Chapter 5, Envelopes, is perhaps the most important of the book, since it is where Ash joins together the idea of interface and envelope. As he writes, “an interface envelope emerges from the relationship between a set of objects which disclose qualities in order to create a space and time in which player activity takes place” (82). Envelope power is thus the specific localization of space-time that organizes perception and affective responses. Chapter 6 explores the idea of ecotechnics, moving into Chapter 7, which expands upon the context of envelope from video games to “envelope life” more generally. This is perhaps where I wanted the book to develop a more explicit politics of envelope power, but Ash resists a caricature of interface envelopes as sites of mesmerizing capitalist neuropower. Instead, he is hopeful that they can be used to construct new communal worlds, as with video games like Minecraft. As he writes, “Living with envelope life means…working to retool them to create conditions for the emergence of new modes of newness or ways of utilizing the newness of envelopes for helpful purposes” (138).

I appreciate Ash’s reluctance to caricature envelope power as a solely positive or negative force (they are instead “pharmacological”). But I couldn’t help but feel the book leaves unexamined the politics and violence of our collective mediated life. Although I too see redeeming and even hopeful qualities in games like Minecraft—a space of worldly experimentation—this surely has a limit, and still does not address the problematics of mass psychic synchronization in contemporary capitalism. And despite signals to the commodification of perception/attention (i.e. how envelopes are typically, if not always, for-profit), it’s an area that is never fully fleshed out, much like the militarization of interfaces. Here, I would have liked Ash to discuss Stiegler and Sloterdijk’s more scathing critiques of modernity. So, while Ash moves beyond reductive notions of psychopower, and is less negative in general about the commodification of attention, surely we must also account for the uneven conditions and representational schemas by which perception is oriented? How can we think a politics—and perhaps a political economy—of perceptual transduction?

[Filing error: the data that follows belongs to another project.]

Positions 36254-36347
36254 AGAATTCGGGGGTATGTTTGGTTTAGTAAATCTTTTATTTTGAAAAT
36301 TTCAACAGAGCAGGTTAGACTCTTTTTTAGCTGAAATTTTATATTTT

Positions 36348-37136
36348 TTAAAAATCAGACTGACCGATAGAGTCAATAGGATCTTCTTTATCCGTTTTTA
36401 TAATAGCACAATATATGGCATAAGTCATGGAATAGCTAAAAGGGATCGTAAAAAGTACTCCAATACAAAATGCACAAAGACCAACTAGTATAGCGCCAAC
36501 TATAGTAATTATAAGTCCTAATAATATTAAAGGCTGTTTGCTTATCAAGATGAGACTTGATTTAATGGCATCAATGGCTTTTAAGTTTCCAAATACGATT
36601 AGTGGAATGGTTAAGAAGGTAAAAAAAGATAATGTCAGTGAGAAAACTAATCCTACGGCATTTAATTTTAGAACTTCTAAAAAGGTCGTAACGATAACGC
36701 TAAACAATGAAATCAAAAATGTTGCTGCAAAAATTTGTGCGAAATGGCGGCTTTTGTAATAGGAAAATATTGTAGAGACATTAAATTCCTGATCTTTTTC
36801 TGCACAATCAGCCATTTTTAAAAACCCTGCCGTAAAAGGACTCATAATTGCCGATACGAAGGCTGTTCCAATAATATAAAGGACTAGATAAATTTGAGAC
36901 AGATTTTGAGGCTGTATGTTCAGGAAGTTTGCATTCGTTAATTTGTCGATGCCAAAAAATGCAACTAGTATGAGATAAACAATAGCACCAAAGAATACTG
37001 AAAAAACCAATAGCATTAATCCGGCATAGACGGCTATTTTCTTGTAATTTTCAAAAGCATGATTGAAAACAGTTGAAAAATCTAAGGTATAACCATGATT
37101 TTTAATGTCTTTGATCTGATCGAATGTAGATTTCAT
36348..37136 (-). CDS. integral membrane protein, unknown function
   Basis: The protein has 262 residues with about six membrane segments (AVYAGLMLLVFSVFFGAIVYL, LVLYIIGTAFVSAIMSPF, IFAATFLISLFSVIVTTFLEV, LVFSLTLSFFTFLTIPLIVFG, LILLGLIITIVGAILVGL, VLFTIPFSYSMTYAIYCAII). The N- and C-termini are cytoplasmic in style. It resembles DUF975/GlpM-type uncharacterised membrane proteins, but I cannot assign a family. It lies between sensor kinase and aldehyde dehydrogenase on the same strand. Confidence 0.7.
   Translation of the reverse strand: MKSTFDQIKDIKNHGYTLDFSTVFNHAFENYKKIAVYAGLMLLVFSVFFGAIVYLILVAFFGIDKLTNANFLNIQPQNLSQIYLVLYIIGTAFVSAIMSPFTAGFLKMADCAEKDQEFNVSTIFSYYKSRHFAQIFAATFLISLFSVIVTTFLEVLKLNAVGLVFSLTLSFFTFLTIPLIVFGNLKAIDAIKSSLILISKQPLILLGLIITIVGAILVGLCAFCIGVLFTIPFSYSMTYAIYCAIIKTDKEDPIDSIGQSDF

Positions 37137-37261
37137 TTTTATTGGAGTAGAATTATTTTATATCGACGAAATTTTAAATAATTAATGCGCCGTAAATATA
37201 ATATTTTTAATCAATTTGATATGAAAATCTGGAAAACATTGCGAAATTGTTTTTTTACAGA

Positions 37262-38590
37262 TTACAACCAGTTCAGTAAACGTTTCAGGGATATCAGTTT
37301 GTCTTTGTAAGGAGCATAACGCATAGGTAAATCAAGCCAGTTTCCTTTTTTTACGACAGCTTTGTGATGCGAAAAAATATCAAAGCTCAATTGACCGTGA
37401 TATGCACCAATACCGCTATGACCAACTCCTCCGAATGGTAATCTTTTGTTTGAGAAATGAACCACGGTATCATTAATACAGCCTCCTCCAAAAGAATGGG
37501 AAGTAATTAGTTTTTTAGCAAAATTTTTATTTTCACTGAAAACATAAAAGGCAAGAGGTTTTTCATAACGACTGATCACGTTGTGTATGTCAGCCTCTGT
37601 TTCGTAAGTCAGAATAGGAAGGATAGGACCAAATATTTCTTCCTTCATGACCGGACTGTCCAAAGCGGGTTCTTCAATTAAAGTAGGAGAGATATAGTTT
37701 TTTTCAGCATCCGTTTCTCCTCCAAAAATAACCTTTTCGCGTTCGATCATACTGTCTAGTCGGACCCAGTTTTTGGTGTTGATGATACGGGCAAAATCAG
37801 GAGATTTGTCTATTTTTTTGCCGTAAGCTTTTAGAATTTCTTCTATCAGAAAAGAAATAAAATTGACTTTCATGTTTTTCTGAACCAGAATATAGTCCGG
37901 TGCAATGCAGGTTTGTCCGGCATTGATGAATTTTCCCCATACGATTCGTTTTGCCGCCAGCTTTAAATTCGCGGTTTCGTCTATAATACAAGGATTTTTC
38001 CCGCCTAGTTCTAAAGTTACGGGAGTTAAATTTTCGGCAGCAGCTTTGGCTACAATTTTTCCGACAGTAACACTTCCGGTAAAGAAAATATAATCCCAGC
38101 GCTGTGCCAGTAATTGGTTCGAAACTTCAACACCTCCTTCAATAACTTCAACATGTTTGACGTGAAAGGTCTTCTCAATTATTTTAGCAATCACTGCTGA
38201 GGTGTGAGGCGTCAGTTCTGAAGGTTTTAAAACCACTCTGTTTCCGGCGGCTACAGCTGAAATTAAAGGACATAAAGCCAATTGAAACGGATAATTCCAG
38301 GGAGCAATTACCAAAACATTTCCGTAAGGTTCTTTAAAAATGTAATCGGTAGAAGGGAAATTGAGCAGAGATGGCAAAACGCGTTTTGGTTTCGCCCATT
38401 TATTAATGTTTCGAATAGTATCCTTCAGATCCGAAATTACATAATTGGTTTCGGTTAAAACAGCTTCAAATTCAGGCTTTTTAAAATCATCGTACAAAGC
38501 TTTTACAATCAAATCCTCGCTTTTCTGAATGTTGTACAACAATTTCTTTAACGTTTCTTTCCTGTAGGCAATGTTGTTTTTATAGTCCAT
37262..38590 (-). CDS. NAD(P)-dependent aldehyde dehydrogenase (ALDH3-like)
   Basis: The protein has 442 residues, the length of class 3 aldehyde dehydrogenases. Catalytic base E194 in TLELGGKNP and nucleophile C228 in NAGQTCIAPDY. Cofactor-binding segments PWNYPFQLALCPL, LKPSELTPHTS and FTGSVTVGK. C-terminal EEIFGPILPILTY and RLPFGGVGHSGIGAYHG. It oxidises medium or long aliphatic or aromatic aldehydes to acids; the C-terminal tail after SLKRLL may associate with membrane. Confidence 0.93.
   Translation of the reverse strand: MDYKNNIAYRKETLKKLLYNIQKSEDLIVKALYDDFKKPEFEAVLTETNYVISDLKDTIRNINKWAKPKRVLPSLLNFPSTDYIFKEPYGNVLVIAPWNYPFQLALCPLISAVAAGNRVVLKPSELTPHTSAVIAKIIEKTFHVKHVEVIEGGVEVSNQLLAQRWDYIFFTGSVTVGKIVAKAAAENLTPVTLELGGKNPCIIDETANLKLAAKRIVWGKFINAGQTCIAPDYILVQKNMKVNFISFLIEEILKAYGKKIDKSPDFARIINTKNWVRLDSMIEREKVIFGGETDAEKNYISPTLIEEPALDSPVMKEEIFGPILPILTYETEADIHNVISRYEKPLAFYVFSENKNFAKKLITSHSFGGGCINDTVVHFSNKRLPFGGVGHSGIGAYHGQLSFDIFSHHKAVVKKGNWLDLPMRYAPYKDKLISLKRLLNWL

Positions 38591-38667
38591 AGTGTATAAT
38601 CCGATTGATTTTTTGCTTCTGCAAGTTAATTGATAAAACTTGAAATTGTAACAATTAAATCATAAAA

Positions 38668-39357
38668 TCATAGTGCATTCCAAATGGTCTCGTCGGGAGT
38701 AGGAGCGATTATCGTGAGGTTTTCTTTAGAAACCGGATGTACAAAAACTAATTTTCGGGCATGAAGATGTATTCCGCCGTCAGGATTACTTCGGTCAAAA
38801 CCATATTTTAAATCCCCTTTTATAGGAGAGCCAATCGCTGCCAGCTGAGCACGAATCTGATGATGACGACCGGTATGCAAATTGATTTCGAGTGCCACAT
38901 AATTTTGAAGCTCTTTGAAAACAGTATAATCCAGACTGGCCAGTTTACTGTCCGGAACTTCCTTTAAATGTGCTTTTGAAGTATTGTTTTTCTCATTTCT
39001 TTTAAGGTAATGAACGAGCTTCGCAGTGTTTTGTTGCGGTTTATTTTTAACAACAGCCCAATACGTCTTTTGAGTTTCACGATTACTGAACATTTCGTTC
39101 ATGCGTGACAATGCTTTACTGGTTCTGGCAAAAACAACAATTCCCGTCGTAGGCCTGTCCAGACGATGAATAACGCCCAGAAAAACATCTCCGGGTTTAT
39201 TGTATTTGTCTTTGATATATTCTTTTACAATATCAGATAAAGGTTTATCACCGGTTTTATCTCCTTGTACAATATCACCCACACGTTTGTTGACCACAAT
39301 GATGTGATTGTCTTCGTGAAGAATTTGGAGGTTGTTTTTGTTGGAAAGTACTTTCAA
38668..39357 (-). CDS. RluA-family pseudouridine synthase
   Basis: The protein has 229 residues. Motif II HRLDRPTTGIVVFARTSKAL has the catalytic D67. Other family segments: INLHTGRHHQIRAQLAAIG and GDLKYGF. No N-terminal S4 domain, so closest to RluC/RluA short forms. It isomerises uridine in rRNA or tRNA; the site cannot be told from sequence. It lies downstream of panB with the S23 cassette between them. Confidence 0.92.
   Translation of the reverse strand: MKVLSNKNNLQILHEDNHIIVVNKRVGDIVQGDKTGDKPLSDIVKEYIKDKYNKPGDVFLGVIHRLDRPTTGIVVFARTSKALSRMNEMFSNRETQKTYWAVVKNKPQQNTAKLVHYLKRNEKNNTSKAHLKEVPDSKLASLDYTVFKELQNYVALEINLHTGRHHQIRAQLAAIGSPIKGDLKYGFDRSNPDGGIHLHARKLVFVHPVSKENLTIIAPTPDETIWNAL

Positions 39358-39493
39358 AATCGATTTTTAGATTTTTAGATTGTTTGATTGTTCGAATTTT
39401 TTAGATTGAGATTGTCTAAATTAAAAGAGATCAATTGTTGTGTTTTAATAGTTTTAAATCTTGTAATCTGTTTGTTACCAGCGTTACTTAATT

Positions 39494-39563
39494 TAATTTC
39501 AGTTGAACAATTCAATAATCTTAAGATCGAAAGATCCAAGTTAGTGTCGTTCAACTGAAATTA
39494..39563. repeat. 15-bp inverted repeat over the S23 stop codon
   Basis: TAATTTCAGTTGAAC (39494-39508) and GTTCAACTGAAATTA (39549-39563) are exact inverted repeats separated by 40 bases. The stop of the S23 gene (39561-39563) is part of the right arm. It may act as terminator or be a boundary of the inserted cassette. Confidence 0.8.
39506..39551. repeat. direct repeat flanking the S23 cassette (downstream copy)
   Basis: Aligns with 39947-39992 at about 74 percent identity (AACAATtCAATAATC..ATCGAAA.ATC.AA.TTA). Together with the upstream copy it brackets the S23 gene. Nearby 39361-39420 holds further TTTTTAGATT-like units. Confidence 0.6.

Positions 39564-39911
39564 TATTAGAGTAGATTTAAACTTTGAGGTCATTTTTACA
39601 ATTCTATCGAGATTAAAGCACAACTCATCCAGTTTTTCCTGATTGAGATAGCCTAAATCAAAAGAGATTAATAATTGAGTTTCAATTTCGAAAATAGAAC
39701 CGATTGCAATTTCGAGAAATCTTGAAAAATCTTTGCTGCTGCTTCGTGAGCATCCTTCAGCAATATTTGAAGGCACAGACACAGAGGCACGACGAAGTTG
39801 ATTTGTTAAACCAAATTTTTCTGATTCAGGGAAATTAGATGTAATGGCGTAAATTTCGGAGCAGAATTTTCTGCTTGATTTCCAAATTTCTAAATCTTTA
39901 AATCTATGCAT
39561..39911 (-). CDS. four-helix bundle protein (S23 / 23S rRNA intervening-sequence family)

The toolkit Ash brings is sharp, and I can see multiple opportunities—as Ash does—for thinking beyond video games. In fact, despite my own research on the affective qualities and politics of video games, I read the text more as a broad theoretical contribution. It breaks important ground and does a lot of lifting for scholars thinking through a broadly defined post-phenomenology literature. Indeed, I often felt that Ash’s engagement with video games was the less interesting dynamic of this book. Each chapter, which is oriented by a concept (i.e. Interface, Resolution, Technicity, Envelopes, Ecotechnics, Envelope Life), usually opens with a theoretical examination followed by its application in video games. The result of this structure is not so much that video games are an afterthought (clearly that’s not the case) but rather, they are not as important or interesting as the philosophical setup.

The Interface Envelope is an interesting text that clearly articulates a vision for how video games localize folds of time-space to orient, and profit from, our perceptual and embodied capacities. I can see it being taken up across multiple disciplines, since it serves as a platform for understanding the ontological links between—and beyond—gaming, technology, and power.

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Ian Shaw is a political geographer at the School of Geographical and Earth Sciences at the University of Glasgow. His research interests include political philosophy, drone warfare, and global (in)security. He is the author of Predator Empire: Drone Warfare and Full Spectrum Dominance, published by the University of Minnesota Press in 2016.